曼波女郎
Mambo Girl (1957)


Reviewed by: Stephe
Date: 01/27/2011

Mambo Girl introduced me to the ebullient and talented Grace
Chang, who plays the most talented singer and dancer in her school.
It co-stars Peter Chen Ho, who'd I'd encountered in Our Sister Hedy
and as the male lead in the Cheng Pei-pei musical Hong Kong Nocturne,
and it's a mostly upbeat tale save the plot thread of the title girl
searching for her adoptive mother. Shaw Brothers apparently more or
less remade the film with Li Ching as A Place to Call Home, but minus
the musical stylings. The music in Mambo Girl is organic to the plot
and is infectious. Kitty Ting Hao makes an early appearance (she was
only 18), as does future wife of Run Run Shaw, Mona Fong (under the
name Fang Yihua), who we see sing an entire song in a nightclub. Fong
is prettier here than she is in the 1965 Shaw Brothers film The Lark.
This is a good, solid dramatic film, which is something you might not
expect since it is in large part a musical. See it.

Reviewer Score: 10

Reviewed by: dandan
Date: 06/29/2007
Summary: hey mambo! mambo latino-mando...

kai-ling (grace chang) is about to turn twenty, she has a loving family, a whole bunch of friends and she is lauded for her singing and dancing talents. in the week leading up to kai-ling's birthday bao-ling (kitty tang), discovers that her sister was actually adopted as a baby and makes the mistake of telling a girl who is jealous of danian's (peter chan) adoration of kai-ling. said girl chooses to spread this secret around during kai-ling's birthday celebration, causing her to leave and seek out her real parents. will kai-ling find her real parents or realise that the ones who have raised her with all of their love are real family?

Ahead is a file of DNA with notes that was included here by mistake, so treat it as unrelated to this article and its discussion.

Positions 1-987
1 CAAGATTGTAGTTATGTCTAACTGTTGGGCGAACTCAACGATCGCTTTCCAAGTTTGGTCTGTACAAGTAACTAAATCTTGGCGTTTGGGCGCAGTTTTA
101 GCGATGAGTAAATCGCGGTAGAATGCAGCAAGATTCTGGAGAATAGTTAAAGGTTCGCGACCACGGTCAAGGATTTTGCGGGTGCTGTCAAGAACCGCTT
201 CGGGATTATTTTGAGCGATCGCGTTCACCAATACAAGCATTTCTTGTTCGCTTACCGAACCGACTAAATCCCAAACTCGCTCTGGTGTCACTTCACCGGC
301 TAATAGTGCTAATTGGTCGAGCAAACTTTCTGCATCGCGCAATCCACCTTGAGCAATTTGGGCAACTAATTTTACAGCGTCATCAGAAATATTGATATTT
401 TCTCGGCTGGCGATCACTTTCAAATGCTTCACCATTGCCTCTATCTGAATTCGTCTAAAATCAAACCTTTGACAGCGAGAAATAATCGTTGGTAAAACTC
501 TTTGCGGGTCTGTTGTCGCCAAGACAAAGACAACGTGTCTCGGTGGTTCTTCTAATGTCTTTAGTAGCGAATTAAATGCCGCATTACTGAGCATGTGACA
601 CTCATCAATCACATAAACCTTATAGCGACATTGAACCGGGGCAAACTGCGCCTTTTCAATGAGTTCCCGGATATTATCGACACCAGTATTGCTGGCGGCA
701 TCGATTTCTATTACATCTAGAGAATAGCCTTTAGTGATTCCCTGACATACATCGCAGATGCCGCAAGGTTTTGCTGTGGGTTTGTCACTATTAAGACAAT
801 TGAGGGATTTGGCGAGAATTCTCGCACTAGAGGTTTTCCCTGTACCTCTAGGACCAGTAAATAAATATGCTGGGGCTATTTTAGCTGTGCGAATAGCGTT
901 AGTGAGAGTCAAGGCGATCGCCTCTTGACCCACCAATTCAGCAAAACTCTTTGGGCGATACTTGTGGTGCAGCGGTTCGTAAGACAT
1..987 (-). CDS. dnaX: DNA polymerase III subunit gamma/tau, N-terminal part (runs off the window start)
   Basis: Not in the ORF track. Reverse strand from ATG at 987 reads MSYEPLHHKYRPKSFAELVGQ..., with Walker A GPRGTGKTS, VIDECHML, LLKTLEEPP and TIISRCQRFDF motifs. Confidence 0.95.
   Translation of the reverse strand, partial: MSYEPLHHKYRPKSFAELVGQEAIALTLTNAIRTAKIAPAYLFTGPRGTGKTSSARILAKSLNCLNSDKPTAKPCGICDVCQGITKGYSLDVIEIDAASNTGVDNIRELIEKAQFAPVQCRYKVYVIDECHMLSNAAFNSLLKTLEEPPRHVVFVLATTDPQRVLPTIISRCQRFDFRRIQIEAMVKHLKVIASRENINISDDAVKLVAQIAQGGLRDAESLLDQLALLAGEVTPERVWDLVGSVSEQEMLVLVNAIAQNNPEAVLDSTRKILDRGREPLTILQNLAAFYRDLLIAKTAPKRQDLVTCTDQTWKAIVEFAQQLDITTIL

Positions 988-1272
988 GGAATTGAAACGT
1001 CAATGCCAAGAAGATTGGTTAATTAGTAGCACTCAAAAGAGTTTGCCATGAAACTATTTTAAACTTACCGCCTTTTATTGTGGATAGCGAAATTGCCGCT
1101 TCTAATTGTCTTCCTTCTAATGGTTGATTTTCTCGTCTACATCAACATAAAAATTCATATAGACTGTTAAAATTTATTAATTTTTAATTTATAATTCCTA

grace chang was one of the biggest stars of chinese / hong kong cinema for the 1950s and '60s, who retains her popularity to this day as she starred in many classic, well-loved, fims and had a hugely successful career as a recording artist. 'mambo girl' shows off her acting, singing and dancing talents; she is convincing as both the happy-go-lucky, singing and dancing, teen and the troubled young woman, searching for her identity. there's more than adequate support from kitty tang and a solid showing from liu enjia.

the musical numbers are very enjoyable, especially if you're a fan of that strange, kitsch, mandarin take on latin numbers. the incidental music is also, predominantly, percussion heavy latin gold. the film itself is an enjoyable watch, mainly due to its high production values, good performances, music and some pretty nice cinematography.

understandably well regarded...